Biotech companies, Pfizer and BioNTech have on Wednesday, November 17 revealed that a completed study of their experimental COVID-19 vaccine showed it is 95 percent effective against the virus.
They said the two-dose vaccine had no serious safety concerns and that the companies will apply for emergency use authorization from US regulators “within days”.
It would be recalled that last week, the partnering companies announced that after a preliminary analysis, its product was more than 90 percent effective against the virus.
The latest development comes as a boost to the fight against the coronavirus pandemic which has devastated the global economy as the number of cases has been surging in the United States and across the world.
Pfizer CEO, Albert Bourla expressed;
The study results mark an important step in this historic eight-month journey to bring forward a vaccine capable of helping to end this devastating pandemic.
With hundreds of thousands of people around the globe infected every day, we urgently need to get a safe and effective vaccine to the world.
It can be recalled that biotech firm, Moderna Inc, on Monday also announced that its COVID-19 experimental vaccine was 94.5% effective, in a preliminary study.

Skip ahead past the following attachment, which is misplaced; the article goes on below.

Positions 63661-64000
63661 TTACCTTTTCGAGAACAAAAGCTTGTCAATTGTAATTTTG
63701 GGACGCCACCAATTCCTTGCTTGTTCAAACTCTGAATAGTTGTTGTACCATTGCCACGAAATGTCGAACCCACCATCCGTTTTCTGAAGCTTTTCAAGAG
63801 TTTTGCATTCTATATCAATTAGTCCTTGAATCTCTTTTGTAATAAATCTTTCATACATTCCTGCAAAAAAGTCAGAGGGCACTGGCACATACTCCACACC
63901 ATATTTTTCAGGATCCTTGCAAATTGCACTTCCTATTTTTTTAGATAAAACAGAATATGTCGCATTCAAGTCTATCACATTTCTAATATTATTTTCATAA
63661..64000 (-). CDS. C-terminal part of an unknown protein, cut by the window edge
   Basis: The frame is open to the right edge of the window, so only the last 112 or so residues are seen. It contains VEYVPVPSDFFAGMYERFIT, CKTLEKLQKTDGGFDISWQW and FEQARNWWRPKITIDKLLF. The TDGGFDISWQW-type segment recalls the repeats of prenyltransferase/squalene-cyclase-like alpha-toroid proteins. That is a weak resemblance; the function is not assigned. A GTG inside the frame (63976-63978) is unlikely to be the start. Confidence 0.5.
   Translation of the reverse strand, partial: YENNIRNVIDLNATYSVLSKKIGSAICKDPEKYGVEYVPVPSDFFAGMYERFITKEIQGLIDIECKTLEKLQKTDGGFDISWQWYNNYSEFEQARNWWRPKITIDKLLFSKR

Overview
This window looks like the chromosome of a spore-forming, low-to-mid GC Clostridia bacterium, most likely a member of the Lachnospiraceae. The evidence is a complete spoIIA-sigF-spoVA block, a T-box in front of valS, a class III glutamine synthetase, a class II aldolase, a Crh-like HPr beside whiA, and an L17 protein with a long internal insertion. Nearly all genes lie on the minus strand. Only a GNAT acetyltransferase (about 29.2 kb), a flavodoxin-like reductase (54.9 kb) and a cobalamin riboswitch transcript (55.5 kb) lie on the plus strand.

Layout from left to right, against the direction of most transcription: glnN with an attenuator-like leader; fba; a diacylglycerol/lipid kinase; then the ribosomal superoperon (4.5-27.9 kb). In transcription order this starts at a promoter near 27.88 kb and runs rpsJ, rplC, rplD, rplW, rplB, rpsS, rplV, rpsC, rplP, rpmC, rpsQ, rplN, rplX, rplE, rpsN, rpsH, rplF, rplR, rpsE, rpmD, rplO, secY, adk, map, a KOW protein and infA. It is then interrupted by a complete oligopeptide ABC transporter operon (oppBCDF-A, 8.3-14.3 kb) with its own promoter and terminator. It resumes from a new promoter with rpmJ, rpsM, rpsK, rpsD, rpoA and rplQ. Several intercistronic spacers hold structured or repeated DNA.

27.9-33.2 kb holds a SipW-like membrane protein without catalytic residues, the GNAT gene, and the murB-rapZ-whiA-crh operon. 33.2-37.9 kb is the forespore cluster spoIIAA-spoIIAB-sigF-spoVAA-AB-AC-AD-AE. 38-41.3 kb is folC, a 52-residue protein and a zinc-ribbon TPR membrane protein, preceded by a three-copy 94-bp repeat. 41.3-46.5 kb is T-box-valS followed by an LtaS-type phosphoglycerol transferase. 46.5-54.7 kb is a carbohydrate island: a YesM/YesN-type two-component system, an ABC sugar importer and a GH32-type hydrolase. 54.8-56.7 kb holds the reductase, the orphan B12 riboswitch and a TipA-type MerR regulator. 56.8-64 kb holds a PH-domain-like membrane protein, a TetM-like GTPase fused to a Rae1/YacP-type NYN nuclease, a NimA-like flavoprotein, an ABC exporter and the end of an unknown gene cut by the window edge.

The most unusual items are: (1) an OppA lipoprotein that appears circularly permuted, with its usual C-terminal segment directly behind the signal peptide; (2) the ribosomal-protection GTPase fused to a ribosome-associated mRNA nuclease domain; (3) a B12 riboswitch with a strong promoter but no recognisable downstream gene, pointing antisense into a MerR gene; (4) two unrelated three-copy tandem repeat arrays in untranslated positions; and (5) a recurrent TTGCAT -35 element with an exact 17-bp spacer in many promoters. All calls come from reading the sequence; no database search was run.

It added that it would apply for emergency use authorization from the US Food and Drug Administration in a couple of weeks.
This came right after Pfizer initially announced that its COVID-19 vaccine was about 90% effective in a preliminary study.
US Food and Drug Administration is expect to grant Pfizer-BioNTech and Moderna approval for emergency use of their COVID-19 vaccines.
The FDA had imposed a requirement on COVID-19 vaccine makers of having at least two months of follow-up with volunteers after their second dose, taken 28 days after the first, in order to ensure the drugs are safe.
Both vaccines use messenger ribonucleic acid (mRNA) technology to deliver genetic material to the body that makes human cells create a protein from the virus. This trains the immune system to be ready to attack if it encounters SARS-CoV-2.
Other vaccines that are in late-stage trials, such as one being developed by Johnson & Johnson and another by Oxford University in partnership with AstraZeneca, use modified viruses to deliver genetic material for the same purpose.